Grinding Your Teeth: How Bad Can It Get?


Many patients grind their teeth and stress is a frequent contributor to the condition.  Early signs can include wear on the teeth, gum recession and abfractions (tooth loss at the gum line due to the force of grinding).


Early treatment saves tooth structure and preserves a favorable bite. Treatments can include wearing occlusal guards (bite guards that protect the teeth from grinding), adjusting the bite or orthodontics.


Another kind of trouble, which comes with aging, is breaking teeth. This is due to biting on the tooth too hard, where the tooth is not strong enough to withstand the force. Treatments for this level include having a dental crown, root canal therapy usually followed by a crown if the nerves is adversely affected, or possibly having a dental implant to replace a tooth that must be extracted. We usually talk about decay as a problem leading to this, but this can happen from a very strong bite that a tooth cannot withstand.


Now what if you get a combination of the above factors, untreated for a long period of time, and many teeth are affected. This now becomes a tricky, lengthy and costly treatment.

I have one patient, a male in his early 50s, who has such a problem. First I treated his modest amount of decay on his back teeth, but the front teeth pose an interesting problem. He has stripped the enamel off the back of his upper front teeth, and his lower teeth are severely worn.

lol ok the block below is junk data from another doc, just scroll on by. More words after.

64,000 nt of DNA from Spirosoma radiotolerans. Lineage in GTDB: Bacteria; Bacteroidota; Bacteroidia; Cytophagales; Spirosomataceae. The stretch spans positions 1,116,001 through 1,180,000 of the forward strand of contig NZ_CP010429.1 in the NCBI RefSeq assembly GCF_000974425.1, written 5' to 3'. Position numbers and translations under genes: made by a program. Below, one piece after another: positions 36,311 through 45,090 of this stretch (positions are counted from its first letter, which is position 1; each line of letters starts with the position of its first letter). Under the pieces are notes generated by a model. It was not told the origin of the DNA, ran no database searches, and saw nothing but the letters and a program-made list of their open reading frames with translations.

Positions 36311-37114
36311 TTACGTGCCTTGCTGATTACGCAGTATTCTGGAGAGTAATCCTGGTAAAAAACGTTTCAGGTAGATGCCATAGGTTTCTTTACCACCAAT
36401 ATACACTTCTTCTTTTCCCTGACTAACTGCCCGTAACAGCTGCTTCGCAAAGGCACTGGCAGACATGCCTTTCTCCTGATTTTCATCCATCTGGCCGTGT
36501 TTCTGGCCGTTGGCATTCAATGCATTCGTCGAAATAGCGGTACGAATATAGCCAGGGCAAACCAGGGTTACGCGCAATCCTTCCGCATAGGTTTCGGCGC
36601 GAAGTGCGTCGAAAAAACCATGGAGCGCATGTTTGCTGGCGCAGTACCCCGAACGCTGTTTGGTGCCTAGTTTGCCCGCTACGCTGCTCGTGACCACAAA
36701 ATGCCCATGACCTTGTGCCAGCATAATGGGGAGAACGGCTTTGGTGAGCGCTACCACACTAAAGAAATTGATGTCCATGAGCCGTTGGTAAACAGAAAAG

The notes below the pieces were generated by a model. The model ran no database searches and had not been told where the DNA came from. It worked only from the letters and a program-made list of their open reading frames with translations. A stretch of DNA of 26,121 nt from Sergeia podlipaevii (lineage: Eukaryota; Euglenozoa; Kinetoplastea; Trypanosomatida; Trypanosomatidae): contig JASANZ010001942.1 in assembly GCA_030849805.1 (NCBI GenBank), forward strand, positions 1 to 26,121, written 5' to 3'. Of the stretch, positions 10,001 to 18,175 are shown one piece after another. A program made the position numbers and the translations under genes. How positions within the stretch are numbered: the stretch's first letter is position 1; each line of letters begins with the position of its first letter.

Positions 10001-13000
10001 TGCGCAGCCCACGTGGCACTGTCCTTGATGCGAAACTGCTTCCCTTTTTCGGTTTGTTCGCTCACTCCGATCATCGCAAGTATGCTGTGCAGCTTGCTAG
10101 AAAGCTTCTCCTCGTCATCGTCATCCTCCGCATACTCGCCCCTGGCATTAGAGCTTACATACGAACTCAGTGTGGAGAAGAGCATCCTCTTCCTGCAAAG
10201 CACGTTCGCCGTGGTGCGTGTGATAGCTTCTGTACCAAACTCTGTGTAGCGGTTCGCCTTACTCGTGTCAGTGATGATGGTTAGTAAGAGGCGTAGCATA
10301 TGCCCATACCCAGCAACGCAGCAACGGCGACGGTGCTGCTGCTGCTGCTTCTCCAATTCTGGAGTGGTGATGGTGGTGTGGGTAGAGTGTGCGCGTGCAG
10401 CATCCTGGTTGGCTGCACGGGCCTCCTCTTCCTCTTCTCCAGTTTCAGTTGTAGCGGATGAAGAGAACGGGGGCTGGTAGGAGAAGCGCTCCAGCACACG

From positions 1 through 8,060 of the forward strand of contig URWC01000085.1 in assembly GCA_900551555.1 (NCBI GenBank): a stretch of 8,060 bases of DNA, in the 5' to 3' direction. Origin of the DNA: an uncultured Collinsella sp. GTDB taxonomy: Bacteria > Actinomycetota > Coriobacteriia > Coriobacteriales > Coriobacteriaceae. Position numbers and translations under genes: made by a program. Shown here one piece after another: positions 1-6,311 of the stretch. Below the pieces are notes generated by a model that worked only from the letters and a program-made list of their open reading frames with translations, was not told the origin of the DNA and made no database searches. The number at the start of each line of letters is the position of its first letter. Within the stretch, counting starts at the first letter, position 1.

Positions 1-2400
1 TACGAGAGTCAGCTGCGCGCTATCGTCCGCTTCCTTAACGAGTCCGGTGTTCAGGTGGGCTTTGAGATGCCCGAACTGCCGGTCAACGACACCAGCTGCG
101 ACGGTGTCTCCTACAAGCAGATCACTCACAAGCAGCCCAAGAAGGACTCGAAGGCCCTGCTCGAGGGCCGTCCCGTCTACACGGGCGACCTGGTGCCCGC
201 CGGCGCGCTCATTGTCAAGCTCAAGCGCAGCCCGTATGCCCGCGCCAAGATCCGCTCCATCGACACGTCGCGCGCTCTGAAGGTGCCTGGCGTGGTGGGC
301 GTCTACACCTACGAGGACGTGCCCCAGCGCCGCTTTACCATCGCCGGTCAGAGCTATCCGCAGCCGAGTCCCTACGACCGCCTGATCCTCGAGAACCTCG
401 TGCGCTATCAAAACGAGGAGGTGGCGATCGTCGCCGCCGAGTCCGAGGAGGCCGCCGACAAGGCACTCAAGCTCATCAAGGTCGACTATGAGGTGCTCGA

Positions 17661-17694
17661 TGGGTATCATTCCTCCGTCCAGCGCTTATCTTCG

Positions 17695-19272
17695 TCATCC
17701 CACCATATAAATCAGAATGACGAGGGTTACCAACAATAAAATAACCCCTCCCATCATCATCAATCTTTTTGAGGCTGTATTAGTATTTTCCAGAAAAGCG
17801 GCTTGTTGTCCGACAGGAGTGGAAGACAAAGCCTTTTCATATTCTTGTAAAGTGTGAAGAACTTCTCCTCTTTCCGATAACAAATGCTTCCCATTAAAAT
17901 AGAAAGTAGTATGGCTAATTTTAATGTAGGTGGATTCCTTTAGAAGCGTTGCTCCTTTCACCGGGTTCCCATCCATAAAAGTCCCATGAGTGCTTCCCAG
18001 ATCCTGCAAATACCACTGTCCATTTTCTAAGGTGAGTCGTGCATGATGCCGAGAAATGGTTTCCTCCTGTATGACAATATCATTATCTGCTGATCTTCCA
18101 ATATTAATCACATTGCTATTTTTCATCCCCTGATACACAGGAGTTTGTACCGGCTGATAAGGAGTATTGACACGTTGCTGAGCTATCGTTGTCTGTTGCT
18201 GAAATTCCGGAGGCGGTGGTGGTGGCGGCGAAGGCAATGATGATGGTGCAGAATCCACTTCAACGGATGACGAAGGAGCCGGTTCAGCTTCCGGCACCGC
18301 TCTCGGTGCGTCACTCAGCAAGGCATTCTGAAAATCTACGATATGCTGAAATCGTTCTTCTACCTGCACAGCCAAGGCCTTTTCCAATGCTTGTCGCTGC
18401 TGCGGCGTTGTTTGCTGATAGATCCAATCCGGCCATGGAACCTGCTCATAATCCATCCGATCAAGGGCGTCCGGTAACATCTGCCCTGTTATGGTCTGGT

My first step was to send this patient to an orthodontist. He recommends 2 years of treatment to get the teeth into the correct position, then placing crowns on damaged teeth, minimally all 6 of his upper front teeth. The future problem with him is that his bite is still very strong and he may fracture the crowns, even if made out of zirconium (a very strong white metal material), and even wearing a bite guard. On top of that, this is a fairly costly treatment.

The minimal level of doing anything at all to slow this process down is to address the small cavities that exist on his upper front teeth and then fabricate an acrylic bite guard to place on his lower teeth. This should slow down the wear on the front teeth.

If money is no option, a prosthodontist can correct his bite with crowns on all of his teeth, changing his occlusion. This is very tricky business; there are different schools of thought on how to accomplish this, and someone who has additional study plus expertise is the one who can address this problem, and even he will have a challenging time of it. Often cases like this are referred to dental schools where several specialists can put their thoughts together.